ZM: At the beginning of the nuclear age certainly many scientists, including ones who had worked on the Manhattan Project, realized that the public and policy makers needed to understand the new dangers that nuclear weapons and nuclear materials posed to the world. And having a technical background made it easier to understand some of the things that nuclear weapons mean, without having to know secrets. Because the science was sufficiently clear that you could make this understanding of what was going on. What you have to remember is that lots of other people came to a similar understanding about nuclear dangers without being scientists. One thinks of Mahatma Gandhi writing about the danger of nuclear weapons soon after Hiroshima and Nagasaki, or the French writer and philosopher Albert Camus or the English writer George Orwell or the American writer Lewis Mumford. All of them, within months or the first year or so after Hiroshima, tried to explain to people that these nuclear weapons posed a profound and unimaginable new danger, without being scientists themselves.

But the scientists—being experts gives you a somewhat privileged position to debate, because people have a tendency to look to scientists as being people who can understand and explain some of the more detailed factual and technical basis of what nuclear weapons and their production and use mean, rather than just talking about the politics of what nuclear weapons mean or the ethics and morality of what nuclear weapons mean. But I can’t emphasize strongly enough that many of the early scientists like Pauling and others, as well as writers like Mumford and Bertrand Russell and Albert Camus and George Orwell who wrote about nuclear weapons, combined both a technical understanding and a political understanding and a moral and ethical sensibility about what these weapons would mean. And it was only by taking them all together that one can see what kind of intervention they made in helping people understand the nuclear danger.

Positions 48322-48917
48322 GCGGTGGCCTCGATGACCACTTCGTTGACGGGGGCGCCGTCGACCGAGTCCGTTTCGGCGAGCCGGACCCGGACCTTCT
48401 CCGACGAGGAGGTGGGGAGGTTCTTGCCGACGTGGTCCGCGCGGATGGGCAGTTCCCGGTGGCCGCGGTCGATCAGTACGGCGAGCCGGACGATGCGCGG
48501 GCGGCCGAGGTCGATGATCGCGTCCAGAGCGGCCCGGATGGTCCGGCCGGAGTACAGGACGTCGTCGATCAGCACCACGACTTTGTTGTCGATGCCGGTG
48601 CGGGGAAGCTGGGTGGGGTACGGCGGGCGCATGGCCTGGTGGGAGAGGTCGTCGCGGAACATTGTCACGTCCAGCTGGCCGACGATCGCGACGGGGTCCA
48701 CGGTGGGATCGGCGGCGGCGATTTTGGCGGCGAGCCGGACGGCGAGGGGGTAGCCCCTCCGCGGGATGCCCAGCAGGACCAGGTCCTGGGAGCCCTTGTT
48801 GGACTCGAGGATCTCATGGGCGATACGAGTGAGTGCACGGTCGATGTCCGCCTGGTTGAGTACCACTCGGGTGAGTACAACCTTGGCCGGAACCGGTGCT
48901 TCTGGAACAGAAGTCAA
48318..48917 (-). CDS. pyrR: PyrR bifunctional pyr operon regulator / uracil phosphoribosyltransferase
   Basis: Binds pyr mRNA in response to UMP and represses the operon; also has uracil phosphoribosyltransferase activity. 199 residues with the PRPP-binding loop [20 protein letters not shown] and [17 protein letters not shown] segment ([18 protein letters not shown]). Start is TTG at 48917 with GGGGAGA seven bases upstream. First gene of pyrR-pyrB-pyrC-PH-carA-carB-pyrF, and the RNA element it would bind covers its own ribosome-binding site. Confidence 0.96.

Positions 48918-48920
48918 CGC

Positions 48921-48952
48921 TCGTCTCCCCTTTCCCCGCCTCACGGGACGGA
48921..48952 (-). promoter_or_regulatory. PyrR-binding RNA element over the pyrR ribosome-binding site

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Back in the USSR

Linus Pauling lecturing after receiving the Lomonosov Gold Medal, Moscow, September 25, 1978.

[Part 3 of 3]

In 1967 Linus Pauling was invited back to the USSR by the Soviet Academy of Science (Akademia Nauk USSR) to join their general special meeting session in commemoration of the 50th anniversary of the Great October Socialist Revolution. He was not able to attend but, around the same time, he was also asked by the Academy to participate in the publication of Functional Biochemistry of Cell Structures, for which Pauling submitted a piece titled “Orthomolecular Methods in Medicine.” The paper discussed Pauling’s growing interest in the molecular basis of health and disease. In it, he delved into the benefits of orthomolecular study, providing both examples and rationale in support of an orthomolecular approach to medicine. The piece was published in 1970 and the volume edited by Pauling’s old friend A. I. Oparin.